The Great Classics series from Naxos is the perfect introduction to myriad genres of classical music. Comprising both complete and compiled selections from the greatest works in the repertoire, the boxes are bursting with wonderful pieces of music, both recognizable and unfamiliar. The boxes take the listener on a thrilling tour of some of the worlds most dramatic musical media, encompassing music from six centuries and featuring sensational performers.
Borodin’s First Symphony isn’t especially interesting, but his Second is a masterpiece, tightly constructed, brilliantly orchestrated, and tunefully delightful. It’s really the only work of its period to rank with the symphonies of Tchaikovsky (along with, possibly, Balakirev’s First), and Tjeknavorian’s performance of it, indeed of all three works, is outstanding. He doesn’t fuss with or manipulate tempos or textures, preferring instead to keep the music moving energetically and allowing the musicians of the National Philharmonic to inject as much color and vitality as possible. The scherzo flashes by like lightning, the slow movement is aptly seductive, and the finale dazzles. As I suggested, the other two works are less obviously successful, but the performances are no less adept. Produced by Charles Gerhardt, we can expect fine sonics, and that’s just what RCA delivers. In this music, you won’t find better.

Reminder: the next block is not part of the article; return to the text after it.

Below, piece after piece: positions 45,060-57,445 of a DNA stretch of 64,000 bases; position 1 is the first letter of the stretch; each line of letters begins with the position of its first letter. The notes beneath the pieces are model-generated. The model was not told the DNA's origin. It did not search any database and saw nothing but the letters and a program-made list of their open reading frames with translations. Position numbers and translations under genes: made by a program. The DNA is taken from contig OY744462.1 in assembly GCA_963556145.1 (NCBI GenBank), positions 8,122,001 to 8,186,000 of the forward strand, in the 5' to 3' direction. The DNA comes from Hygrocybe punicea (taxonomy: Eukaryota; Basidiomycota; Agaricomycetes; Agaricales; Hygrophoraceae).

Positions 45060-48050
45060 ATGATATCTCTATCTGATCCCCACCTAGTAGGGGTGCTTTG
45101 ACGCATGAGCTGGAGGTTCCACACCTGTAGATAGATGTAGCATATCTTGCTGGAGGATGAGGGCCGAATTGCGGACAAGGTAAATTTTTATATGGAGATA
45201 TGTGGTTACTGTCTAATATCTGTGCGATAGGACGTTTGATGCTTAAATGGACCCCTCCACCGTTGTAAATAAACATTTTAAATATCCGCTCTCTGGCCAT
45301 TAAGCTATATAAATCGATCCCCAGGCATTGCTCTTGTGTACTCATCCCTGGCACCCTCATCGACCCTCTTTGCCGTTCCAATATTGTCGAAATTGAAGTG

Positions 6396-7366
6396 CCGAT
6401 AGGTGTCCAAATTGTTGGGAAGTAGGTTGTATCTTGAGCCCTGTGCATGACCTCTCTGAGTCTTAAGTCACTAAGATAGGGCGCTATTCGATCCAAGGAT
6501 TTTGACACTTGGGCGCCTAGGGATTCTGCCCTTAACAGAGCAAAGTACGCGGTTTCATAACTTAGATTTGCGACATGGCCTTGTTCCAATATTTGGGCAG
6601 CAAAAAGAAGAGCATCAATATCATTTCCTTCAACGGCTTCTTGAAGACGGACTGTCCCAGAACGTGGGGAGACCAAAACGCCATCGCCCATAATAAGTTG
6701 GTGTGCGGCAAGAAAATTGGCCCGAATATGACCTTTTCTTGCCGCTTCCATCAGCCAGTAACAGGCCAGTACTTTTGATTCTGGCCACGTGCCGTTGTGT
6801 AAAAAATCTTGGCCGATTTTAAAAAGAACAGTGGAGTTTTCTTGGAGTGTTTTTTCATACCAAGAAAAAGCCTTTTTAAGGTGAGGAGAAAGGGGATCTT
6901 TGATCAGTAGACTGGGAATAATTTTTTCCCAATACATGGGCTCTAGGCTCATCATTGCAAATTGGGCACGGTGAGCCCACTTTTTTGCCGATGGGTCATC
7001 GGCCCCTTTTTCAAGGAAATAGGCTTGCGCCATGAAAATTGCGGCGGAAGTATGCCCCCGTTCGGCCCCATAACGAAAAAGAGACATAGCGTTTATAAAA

A true celebration, ushering in the New Year with one of the finest orchestras and greatest conductors in the world. The 2007 Gala from Berlin features the Berliner Philharmoniker and Sir Simon Rattle in Alexander Borodin's Second Symphony, a richly lyrical work of immense poetic grandeur and fairy-tale magic, in a programme that also includes one of the greatest classical hits ever: Modest Mussorgsky's 'Pictures at an Exhibition'.
Valery Gergiev directs the Kirov Opera and Ballet in this magnificent 1998 production of Borodin’s "Prince Igor", presented in a new Mariinsky Theatre performing edition and featuring Mikhail Fokine’s original choreography in the famous Polovtsian Dances. Its four acts tell of the struggle between the Russians and Polovtsian nomads, of Prince Igor’s capture and escape from his noble opponent, Khan Konchak, and of love between Igor’s son, Vladimir, and Konchak’s daughter, Konchakovna.
Premiered by the Opera De Paris in 1870, and inspired by the fantastical writings of E.T.A. Hoffmann, Coppélia tells the story of a young man who becomes besotted with an exquisite automaton and is finally brought to his senses by his fiancée. In their production from the magnificent Palais Garnier, choreographer Patrice Bart in his final production and designer Ezio Toffolutti explore the story's darker side while doing full justice to the exuberance and elegance of Delibes’ glorious score.